Prayer and a greater effort to listen to God’s voice must be the Catholic response to “the completely unthinkable events that have overshadowed the end of one presidency and challenged the beginning of another,” retired Bishop Edward K. Braxton of Belleville, Illinois, said at a Jan. 17 Mass at Blessed Sacrament Church in Belleville. Calling the present moment in the United States a “dangerous hour,” Bishop Braxton said God may be “urging us to think more and learn more about the causes of the political turmoil swirling around us.” “Could it be that, if we listen, God is calling us to be more responsible citizens by opening our minds to learn more about the many different and opposing factions that are causing such divisions in our country?” he asked.
We are facing a national crisis in the United States. As a Catholic Bishop striving to live by and teach the good news of justice and peace proclaimed by Jesus of Nazareth, I am compelled to name this truth. It is, in some way, a crisis of gun violence.
As you know, I am in Baltimore for the autumn meeting of the United States Conference of Catholic Bishops. On Sunday, I participated in the meeting of the Committee for the Protection of Children and Young People during which we discussed a number of issues critical to the current crisis. The Bishops spent yesterday primarily in prayer and listening to lay women and men expressing their concerns for those who have been abused by members of the clergy and their dissatisfaction with the way some Bishops have responded to this abuse.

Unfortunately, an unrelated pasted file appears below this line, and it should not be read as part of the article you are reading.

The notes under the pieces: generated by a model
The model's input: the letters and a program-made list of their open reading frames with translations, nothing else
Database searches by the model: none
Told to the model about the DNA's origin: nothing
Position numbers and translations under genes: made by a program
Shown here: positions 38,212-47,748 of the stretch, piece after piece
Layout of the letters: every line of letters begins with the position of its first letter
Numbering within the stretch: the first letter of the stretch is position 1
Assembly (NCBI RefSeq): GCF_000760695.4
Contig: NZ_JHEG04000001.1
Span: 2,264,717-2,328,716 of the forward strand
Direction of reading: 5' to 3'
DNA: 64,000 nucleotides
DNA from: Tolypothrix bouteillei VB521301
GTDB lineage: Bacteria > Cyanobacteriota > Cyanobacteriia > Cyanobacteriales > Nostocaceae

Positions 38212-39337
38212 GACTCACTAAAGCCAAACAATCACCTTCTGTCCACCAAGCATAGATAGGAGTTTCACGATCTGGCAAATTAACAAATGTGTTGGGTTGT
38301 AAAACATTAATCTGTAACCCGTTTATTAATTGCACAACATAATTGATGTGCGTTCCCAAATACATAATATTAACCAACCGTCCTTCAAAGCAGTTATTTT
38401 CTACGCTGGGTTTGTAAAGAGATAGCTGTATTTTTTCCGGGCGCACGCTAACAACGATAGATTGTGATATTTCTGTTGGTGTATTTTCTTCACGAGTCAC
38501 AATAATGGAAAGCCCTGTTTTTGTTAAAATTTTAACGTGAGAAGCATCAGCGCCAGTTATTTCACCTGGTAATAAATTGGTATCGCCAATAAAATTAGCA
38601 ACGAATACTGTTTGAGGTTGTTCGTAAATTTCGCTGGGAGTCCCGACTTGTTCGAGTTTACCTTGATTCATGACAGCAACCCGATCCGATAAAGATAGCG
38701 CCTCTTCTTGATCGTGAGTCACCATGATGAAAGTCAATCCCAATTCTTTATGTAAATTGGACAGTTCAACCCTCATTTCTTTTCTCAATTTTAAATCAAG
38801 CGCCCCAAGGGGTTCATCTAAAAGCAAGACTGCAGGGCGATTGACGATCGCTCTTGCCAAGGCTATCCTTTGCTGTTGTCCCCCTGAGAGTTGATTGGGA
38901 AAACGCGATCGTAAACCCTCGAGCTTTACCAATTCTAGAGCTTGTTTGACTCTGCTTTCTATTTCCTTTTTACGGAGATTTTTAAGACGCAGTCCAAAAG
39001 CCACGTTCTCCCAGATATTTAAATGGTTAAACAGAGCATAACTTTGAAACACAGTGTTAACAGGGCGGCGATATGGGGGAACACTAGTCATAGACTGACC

In the prologue of his Dean’s Lecture on Race, Law and Society, “The Catholic Church and the Racial Divide in the United States,” Bishop Edward K. Braxton asked Notre Dame law school students a thought provoking question: “What if?”
Bishop Braxton’s Greeting to Young People at Celebration of Life March in Washington DC